A meta-analysis of the data from these studies provided robust support for the painkilling effects of alcohol. A mean blood alcohol content (BAC) of approximately 0.08% (around two pints of lager/medium glasses of wine) produced a small elevation of pain threshold and a moderate-to-large reduction in pain ratings. For pain ratings, pain was rated at around 5/10 in the control condition, which was reduced by around 25% after administration of alcohol. A dose-response relationship was also observed, with increasing levels of alcohol resulting in increasing analgesia (with alcohol dosages ranging from the equivalent of around half a pint of lager to three pints). Full results are published in the Journal of Pain.

Overall, these results suggest that alcohol does deliver effective relief from pain – at least for the type of relatively short-term pain induced in the laboratory. While there is uncertainty regarding the precise mechanism(s) underpinning the pain relieving effects of alcohol, suggested mechanisms include both indirect (e.g. through the reduction of anxiety) and direct effects (e.g. via the blocking of NMDA receptors in the central nervous system).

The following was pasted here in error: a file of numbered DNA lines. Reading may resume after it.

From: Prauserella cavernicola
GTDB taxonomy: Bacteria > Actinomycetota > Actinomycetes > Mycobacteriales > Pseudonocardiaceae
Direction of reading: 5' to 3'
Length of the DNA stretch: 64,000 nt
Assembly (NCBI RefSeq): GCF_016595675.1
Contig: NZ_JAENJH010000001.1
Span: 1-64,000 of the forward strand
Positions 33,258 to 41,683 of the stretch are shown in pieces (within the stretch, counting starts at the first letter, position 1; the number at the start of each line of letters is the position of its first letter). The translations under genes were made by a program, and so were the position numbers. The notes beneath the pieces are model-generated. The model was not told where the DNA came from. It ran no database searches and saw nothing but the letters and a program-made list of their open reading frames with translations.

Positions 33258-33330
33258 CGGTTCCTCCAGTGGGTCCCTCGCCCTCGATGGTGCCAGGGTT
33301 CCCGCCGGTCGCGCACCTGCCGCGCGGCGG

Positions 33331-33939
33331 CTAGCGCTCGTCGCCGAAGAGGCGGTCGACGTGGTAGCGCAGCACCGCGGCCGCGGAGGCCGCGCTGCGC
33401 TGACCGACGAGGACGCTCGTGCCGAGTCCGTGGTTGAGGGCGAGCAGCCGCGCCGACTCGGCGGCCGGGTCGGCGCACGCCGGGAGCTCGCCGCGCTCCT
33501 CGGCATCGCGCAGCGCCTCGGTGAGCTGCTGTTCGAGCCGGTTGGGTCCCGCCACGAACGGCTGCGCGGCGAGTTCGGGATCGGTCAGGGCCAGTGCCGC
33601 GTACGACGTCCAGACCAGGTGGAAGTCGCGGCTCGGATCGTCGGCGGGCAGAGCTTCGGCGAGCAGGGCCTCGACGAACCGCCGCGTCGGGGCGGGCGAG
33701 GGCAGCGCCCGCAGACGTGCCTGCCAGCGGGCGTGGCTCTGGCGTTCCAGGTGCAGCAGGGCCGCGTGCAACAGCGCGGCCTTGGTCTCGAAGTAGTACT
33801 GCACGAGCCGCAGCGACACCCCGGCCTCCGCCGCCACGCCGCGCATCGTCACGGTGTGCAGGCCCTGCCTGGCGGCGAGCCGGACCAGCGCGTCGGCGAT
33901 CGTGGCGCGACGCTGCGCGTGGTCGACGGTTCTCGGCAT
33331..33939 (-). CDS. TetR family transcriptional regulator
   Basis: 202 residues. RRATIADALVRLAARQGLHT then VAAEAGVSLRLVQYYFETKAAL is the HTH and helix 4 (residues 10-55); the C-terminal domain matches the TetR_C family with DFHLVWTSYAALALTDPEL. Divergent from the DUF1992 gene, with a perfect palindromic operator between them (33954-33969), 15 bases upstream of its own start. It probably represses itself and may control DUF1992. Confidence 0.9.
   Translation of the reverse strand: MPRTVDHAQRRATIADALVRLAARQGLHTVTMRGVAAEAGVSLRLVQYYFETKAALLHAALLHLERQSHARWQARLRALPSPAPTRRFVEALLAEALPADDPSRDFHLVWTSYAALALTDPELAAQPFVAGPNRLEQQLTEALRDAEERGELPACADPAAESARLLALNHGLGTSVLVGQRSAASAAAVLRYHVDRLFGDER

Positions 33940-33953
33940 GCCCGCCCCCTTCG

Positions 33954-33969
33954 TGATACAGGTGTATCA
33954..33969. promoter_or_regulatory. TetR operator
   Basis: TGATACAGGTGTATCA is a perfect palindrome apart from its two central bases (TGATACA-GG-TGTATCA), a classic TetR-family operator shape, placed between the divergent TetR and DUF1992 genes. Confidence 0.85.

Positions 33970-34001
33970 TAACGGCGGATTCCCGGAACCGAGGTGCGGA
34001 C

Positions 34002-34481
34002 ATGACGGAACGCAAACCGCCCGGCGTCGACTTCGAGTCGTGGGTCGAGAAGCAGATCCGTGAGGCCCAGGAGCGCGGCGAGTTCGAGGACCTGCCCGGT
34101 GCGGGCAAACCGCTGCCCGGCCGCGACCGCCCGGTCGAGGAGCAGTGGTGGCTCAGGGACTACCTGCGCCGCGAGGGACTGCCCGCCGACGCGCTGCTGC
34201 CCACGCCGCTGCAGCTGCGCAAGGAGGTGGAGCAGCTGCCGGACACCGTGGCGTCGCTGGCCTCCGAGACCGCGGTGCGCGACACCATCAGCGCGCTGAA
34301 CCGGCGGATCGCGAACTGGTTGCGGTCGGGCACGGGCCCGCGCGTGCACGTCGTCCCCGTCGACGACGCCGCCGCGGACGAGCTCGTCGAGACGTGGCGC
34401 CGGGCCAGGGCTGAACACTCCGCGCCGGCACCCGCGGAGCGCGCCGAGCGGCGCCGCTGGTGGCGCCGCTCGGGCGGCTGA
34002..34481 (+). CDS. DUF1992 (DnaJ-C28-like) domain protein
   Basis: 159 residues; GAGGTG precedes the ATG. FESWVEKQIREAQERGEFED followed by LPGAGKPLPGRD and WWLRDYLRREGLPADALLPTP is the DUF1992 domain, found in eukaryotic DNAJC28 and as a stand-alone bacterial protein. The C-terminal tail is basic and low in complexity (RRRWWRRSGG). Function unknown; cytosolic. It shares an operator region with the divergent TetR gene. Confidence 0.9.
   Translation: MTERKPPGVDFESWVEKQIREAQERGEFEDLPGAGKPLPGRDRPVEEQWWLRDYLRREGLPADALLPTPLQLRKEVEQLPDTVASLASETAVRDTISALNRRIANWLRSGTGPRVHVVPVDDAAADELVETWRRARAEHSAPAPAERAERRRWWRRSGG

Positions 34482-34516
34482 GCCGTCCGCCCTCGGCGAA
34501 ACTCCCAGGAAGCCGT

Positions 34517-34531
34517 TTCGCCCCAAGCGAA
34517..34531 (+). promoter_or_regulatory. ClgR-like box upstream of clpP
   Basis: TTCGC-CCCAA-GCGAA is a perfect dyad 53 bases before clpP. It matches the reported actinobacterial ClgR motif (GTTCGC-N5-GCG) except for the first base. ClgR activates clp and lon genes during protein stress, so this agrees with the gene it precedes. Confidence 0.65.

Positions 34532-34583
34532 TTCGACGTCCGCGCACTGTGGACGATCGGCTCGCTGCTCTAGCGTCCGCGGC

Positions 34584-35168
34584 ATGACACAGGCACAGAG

It is difficult to know how well these results generalize to acute pain outside of the laboratory. It is nevertheless interesting to note that pain intensity ratings of 5/10 can represent the threshold at which pain can have a serious impact on normal functioning. It is also hard to know whether the same level of analgesia observed for experimental pain extends to chronic pain complaints (e.g. back pain), as these two types of pain differ in their emotional, cognitive and physical components. Nevertheless, if alcohol blunts pain partly through reducing anxiety and other negative mood states, as has been suggested, it could be speculated that alcohol may be an especially effective analgesic for clinical pain states where levels of emotional distress are often high.